What does shalom, peace, really mean to you?
At the Rabbinical Assembly convention in Dallas this past week, I had a chance to explore this question while studying this week’s parshah, Behukotai, with Dr. Walter Hertzberg, who teaches Bible at JTS. The question arises because of a phrase early in the Torah portion, when God promises blessings if the People are obedient:
“Then I will give–venatati–your rains in their season, and the land shall yield–venatnah–her produce, and the trees of the field shall yield their fruit. And your threshing shall reach to the vintage, and the vintage shall reach to the sowing time; and you shall eat your bread until you are satiated, and you shall dwell in your land safely. And I will give–venatati–peace in the land, and you shall lie down, and none shall make you afraid…” (Leviticus 26:4-6).
As we do in our Thursday lunch n learn, Dr. Hertzberg had us look at the text and anticipate the commentaries by asking questions about words, phrases, sequence, and so on. Then we looked at EIGHT different commentators, each of whom taught us something profound about peace.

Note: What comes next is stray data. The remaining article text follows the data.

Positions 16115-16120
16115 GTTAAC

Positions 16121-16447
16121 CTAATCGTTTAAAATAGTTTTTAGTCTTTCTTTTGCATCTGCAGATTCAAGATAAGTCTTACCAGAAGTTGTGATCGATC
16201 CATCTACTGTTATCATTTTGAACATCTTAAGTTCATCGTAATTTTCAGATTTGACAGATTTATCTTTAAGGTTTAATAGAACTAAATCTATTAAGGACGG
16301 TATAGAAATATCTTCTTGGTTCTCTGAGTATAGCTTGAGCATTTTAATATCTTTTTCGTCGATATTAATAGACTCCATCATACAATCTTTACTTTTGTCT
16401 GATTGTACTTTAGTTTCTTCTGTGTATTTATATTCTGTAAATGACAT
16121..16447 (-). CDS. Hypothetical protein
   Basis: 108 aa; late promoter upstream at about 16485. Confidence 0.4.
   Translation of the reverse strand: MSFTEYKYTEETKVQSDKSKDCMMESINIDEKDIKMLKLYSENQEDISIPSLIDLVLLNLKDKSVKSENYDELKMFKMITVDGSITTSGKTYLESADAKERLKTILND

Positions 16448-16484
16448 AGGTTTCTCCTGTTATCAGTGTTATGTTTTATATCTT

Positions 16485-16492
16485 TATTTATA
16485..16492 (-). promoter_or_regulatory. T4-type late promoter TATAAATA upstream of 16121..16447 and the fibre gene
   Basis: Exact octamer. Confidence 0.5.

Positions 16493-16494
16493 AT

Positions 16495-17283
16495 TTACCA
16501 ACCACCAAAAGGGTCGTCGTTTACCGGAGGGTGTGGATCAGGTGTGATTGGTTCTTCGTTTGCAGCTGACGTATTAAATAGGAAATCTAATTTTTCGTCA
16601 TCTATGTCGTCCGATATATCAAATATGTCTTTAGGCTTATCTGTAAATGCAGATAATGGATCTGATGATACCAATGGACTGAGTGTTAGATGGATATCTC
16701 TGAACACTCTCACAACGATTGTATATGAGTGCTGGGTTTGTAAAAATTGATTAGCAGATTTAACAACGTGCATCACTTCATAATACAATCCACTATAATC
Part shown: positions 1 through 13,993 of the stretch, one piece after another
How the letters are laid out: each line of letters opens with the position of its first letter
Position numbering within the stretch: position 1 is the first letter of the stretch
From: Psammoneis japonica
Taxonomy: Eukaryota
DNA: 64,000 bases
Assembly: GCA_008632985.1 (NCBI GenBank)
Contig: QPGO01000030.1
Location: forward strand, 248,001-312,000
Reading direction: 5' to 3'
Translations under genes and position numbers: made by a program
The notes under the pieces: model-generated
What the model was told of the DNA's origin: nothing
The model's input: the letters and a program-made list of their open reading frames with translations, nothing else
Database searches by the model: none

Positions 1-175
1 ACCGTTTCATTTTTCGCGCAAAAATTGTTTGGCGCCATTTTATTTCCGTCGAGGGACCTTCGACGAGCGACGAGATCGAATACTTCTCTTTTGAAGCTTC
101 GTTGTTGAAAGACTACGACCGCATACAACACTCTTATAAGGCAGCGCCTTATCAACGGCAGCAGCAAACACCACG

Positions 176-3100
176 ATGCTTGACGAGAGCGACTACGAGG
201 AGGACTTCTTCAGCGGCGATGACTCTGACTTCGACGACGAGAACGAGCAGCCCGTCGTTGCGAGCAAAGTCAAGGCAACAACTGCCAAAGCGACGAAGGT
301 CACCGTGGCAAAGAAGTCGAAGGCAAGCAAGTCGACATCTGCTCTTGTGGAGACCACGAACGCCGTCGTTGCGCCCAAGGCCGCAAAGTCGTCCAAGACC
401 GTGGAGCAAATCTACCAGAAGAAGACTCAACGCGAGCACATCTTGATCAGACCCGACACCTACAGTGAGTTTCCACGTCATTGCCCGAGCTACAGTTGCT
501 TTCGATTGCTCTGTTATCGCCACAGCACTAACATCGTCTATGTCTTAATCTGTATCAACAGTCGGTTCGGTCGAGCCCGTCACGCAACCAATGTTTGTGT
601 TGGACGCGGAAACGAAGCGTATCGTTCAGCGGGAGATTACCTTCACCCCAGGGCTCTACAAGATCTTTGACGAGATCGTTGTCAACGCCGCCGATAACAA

Here are the two main problems with the text. One, the same verb the Torah uses for tactile things such as rain and produce–“to give”–is used regarding peace, which is ephemeral and intangible. What does “to give peace” mean? What’s the force of that verb? Two, verse 5 ends with the words “you shall dwell in your land safely.” Doesn’t that imply peaceful conditions? Why, then, does the Torah promise peace in the very next verse? Is the text out of sequence?
Read the verses carefully and think about these questions. On Shabbat morning, we’ll explore two or three commentaries, and that can just be the start of the conversation about the essential meaning of shalom.
Wishing you a Shabbat Shalom,
Rabbi David Wise